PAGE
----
“It makes everything more difficult,” Meendering said. “It’s just trying to overcome those deficiencies of having fewer mechanics traveling on the road, less guys working on the car, fewer mechanics. That’s the biggest challenge that we’re going to have, fewer people working on the car and limiting mistakes.”
That said, Meendering did mention the fact that he has his entire team back, and that should help a lot. “We have a great team, and we managed to keep all of our guys,” he said. “That’s going to help us the first five or 10 races of the season when everyone is trying to get acclimated and figure out their jobs. I feel like we should be able to hit the ground running.”
BODY DOUBLE: After a season with new aerodynamic rules, NASCAR again moved the goalposts with the introduction of composite bodies for all races except those at Daytona and Talladega. Along with that change, NASCAR’s introduction of the Hawkeye scanner system for body regulations will be a fluid situation until the teams—and NASCAR—figure out all the bugs that can be expected with any new machine or inspection procedure.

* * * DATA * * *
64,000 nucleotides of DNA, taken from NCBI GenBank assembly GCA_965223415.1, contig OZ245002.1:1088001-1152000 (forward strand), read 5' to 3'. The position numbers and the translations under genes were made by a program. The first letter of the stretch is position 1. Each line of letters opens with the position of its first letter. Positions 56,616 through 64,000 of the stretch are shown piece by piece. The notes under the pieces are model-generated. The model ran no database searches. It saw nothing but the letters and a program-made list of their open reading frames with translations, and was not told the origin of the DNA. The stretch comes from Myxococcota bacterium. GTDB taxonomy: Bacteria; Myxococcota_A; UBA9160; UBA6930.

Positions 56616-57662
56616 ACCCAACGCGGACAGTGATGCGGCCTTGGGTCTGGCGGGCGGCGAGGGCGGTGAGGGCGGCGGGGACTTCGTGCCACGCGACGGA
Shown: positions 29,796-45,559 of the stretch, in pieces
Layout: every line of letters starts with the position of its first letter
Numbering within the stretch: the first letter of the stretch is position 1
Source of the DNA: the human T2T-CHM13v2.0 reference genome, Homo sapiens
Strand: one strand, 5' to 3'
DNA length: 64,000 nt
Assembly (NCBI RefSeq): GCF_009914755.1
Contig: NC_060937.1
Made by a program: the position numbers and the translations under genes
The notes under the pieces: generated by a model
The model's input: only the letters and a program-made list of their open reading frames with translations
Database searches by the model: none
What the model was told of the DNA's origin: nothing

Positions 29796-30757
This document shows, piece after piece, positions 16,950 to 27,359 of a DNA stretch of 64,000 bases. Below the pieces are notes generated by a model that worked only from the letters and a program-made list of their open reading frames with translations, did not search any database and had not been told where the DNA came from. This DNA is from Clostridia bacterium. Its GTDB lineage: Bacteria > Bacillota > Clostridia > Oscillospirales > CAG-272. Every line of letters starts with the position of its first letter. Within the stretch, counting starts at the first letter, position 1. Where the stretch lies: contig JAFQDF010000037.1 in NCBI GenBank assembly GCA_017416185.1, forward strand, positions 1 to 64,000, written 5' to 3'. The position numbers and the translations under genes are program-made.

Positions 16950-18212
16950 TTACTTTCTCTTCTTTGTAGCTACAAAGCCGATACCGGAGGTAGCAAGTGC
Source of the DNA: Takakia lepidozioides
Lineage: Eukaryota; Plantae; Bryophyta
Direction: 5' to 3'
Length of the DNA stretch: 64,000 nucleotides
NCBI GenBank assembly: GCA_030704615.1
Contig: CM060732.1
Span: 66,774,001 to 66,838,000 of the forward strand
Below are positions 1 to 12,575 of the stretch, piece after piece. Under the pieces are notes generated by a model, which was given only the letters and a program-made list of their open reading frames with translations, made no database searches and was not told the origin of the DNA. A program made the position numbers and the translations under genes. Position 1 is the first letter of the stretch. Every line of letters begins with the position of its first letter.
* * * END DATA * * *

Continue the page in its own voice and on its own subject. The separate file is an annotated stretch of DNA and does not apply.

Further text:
“It’s essentially going to be the same as it was when they introduced the Laser Inspection Station,” Meendering said. “It took everybody a few races to get used to it, but a few races into the season, nobody will talk about it anymore. Guys aren’t going to get through it, guys will miss qualifying...you don’t see that as much in our series. I don’t expect it to be a huge deal.”
Article by: Ron Lemasters | JR Motorsports